Wow, those are some great suggestions!
A bit more about BizzyBug:
She is both literate and hyperlexic; that is, she reads and comprehends at about a first grade (end of year) level, but is capable of reading well beyond that with limited/no understanding. She's been reading for at least a year and a half now, but has only developed comprehension within the past six months or so.
BizzyBug definately needs a routine, all the time. She does best when everything is scheduled and followed meticulously, and completely freaks out at any changes. Transitions of any kind are extremely difficult, even if she knows that they're coming. For example, last weekend my kids slept over at her house. When I was getting them ready to leave, all went well right up until BizzyBug realized what was going on; at that point, she threw an absolute tantrum. You'd have thought that I was cutting her arms off! She sees her cousins at least once a week, and she knew that they were coming back in 2 days and she'd see them again, but the transition involved in my kids leaving was just overwhelming for her.
I'm not a big fan of imposing routines or schedules on children, but I recently learned that my own children are much happier with a regular schedule, so I've been working very hard to keep them running "on time," as it were. This has been exceptionally difficult over the past few months, but (God Willing!) things should clear up in the near future and I'll be able to buckle down with it again.
I do have a hard time explaining social issues; this likely stems from the fact that my son is more socially adept than I am.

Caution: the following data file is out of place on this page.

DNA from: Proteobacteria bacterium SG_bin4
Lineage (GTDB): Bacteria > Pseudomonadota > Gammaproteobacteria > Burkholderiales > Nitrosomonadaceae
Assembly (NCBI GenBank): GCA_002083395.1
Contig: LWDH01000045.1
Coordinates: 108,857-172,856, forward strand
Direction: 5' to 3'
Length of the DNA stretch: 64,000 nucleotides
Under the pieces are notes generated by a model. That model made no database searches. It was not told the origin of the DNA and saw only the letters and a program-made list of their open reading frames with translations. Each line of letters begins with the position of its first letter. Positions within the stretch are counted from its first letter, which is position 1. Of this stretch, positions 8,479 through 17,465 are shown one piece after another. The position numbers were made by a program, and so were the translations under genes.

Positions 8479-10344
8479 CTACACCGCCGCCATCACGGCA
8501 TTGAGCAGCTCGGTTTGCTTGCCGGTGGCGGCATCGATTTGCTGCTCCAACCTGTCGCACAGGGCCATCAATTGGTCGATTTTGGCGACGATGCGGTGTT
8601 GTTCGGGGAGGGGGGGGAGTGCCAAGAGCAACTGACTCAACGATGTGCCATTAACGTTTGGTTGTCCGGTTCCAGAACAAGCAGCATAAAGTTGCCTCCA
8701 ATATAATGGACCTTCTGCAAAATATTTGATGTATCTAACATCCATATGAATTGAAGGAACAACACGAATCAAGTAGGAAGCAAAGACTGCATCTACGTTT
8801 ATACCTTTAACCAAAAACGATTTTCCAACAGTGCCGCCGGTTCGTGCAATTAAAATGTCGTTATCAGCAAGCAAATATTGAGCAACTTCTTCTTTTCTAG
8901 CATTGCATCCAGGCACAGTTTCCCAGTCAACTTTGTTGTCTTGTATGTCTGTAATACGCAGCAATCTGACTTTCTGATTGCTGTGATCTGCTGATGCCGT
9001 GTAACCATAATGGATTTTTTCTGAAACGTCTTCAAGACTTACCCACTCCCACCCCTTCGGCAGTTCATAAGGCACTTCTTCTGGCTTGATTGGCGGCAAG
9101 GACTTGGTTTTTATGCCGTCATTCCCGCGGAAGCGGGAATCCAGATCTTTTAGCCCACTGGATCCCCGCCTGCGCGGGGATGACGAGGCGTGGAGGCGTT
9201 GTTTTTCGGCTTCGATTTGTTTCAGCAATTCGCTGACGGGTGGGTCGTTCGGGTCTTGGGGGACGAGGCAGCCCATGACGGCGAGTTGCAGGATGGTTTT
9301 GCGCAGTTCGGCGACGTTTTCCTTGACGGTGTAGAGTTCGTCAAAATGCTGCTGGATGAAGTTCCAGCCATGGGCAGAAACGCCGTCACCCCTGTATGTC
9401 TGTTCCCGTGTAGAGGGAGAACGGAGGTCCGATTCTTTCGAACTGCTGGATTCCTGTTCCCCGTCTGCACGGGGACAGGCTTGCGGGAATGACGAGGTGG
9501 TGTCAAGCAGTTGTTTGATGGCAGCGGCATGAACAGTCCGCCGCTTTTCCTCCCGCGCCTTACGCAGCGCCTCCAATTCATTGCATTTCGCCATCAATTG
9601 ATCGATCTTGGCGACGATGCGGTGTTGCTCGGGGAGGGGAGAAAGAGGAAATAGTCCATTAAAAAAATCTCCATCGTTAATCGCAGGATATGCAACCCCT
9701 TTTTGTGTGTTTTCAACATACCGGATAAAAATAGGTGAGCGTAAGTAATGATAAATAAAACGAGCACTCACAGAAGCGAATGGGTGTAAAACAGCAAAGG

BeanBean has explained such things to BizzyBug in the past (in terms of development, BeanBean and BizzyBug are about equal in most ways), and he seems to do a better job of that than anyone else, with the possible exception of ChibiChibi (BizzyBug's older sister).
As to "academic" goals, I have absolutely no idea whether or not my sister has any, but I suspect not.
If I succeed in convincing her that pulling the girls out of school is in their best interests, I strongly suspect that I will be the person responsible for coming up with any such goals, as well as devising an appropriate program for each child.
That's not a bad thing. For BizzyBug, my own goals would include greater reading comprehension, more work on physical/occupational issues related to SID (she's been having some major problems, like putting too much food in her mouth and then getting upset when she can't chew it all at once), improved social understanding/empathy (she still has a difficult time interpreting facial expressions, as well as general body language), and time management (taking breaks when she needs them, rather than becoming overwhelmed and having a negative reaction/breakdown).
Those goals are much more important to achieve (in my mind) than any academic skills which she needs to acquire/improve; I mean, who'll care if she knows her multiplication tables if she doesn't understand that the baby's crying because she's hugging too tightly, you know? I could certainly come up with academic goals after I've thoroughly assessed her skills, but the other stuff is, in my mind, much more important to deal with, at least initially.